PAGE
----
Joe Trez isn’t hurting for customers at his Cotati chicken wing restaurant. Even so, he’ll be shutting the doors on Aug. 15, after crushing supply chain shortages, ongoing labor scarcity and a general frustration over inevitable power outages and county permitting challenges.
But mostly, he’s closing because he just can’t get any chicken wings.
According to Trez, wings are the most popular part of the chicken these days and demand has far outpaced supply. Local Rocky chickens are simply too small for his meaty wings, he said. Winter storms last February in Texas that killed millions of chickens, COVID-19 shutdowns at processing plants and reduced production by powerhouses like Tyson have more than doubled wholesale prices, forcing restaurateurs like Trez to charge a ridiculous $3 per wing in order to make even a small profit.
So he’s closing his brick-and-mortar restaurant at 101 E. Cotati Ave. and retiring his food truck rather than continue to wait for better days.
“I waited it out and waited it out, but things are just getting worse. It’s offensive to charge $18 for a six pack of wings. That’s crazy,” Trez said. Bone-in chicken wings comprise up to 70% of his sales, and unlike other restaurants, he can’t simply take them off the menu and replace them with something else.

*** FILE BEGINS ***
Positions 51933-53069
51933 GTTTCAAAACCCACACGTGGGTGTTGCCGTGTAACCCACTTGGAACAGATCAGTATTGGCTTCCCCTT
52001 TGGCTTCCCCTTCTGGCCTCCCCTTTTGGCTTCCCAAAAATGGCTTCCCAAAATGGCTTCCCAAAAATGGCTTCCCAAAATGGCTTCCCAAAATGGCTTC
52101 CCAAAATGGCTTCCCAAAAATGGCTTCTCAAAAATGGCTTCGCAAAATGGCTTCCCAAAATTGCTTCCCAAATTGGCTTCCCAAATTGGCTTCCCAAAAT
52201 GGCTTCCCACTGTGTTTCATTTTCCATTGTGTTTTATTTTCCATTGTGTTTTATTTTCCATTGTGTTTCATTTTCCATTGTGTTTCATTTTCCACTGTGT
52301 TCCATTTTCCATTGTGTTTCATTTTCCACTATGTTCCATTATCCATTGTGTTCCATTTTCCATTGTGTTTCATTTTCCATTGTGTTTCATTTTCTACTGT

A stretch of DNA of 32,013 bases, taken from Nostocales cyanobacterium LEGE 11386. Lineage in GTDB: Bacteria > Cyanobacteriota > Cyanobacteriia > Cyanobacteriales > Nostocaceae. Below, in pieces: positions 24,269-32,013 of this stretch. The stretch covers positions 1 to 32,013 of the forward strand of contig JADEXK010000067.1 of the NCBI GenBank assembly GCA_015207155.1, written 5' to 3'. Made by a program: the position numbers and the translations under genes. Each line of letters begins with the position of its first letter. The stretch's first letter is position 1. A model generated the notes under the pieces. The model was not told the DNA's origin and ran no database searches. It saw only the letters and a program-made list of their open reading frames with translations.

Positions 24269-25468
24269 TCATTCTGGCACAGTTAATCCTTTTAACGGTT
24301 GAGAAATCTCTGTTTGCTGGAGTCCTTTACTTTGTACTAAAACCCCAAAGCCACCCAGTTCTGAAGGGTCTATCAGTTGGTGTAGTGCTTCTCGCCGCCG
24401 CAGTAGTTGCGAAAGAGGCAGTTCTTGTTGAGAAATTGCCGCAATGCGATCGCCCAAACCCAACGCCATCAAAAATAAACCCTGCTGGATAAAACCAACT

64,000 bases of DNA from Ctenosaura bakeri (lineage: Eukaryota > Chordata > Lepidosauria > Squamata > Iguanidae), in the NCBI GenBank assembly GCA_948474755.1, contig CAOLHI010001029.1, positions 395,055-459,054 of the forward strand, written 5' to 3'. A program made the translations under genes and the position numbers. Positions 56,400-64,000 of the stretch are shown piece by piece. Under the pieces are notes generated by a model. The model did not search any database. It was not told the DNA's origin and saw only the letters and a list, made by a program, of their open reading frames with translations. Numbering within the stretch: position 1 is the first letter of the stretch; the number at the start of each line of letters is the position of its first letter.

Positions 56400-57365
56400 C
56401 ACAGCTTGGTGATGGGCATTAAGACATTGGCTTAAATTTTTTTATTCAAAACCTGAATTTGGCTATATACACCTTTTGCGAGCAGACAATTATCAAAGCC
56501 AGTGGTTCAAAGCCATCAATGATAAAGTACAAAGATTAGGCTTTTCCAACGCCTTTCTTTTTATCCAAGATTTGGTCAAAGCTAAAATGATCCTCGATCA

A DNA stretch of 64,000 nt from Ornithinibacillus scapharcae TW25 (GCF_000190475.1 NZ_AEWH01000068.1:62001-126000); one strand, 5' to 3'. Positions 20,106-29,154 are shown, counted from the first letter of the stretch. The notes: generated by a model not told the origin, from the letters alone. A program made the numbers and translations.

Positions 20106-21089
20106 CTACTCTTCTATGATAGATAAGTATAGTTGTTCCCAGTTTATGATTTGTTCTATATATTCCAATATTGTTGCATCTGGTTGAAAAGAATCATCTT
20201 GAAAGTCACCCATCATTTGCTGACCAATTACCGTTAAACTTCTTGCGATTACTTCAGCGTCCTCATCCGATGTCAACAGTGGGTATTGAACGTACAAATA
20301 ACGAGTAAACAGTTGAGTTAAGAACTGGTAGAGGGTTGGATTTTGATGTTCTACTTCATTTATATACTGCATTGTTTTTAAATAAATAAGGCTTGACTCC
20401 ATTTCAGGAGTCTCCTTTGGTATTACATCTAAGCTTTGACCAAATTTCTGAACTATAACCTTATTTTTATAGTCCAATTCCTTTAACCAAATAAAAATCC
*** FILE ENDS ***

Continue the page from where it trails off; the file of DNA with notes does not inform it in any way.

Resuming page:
Wings aren’t the only problem for the popular Wing Man. He can’t find to-go containers and he worries he could lose a huge amount of inventory during power outages. He said Sonoma County regulations often make it difficult to be a food operator.
“I just wanted to do something different and make everything from scratch by myself. It was just hard,” he said. For now, he’s planning to take some time to ponder his next move and possibly do some catering.
He’s excited, however, for the next building tenant, Jamilah Nixon’s Jam’s Joy Bungalow. Much of the Wing Man staff will stay on to work for Nixon, Trez said.
Nixon announced the second official location for her Southeast Asian fusion cuisine (in addition to her truck) on Tuesday. She’ll be using the Cotati restaurant as a central kitchen to supply her food truck, catering business and Sebastopol location (150 Weeks Way). She previously announced a Santa Rosa location in the works at the corner of Fourth and B streets.
“This is a great spot, and I’m sad to leave, and I hope it’s easier for (Nixon),” Trez said.
“I told the staff that 90% of restaurants fail in first year,” he added. “We made it through two, so at least we beat that. It’s been a wild ride.”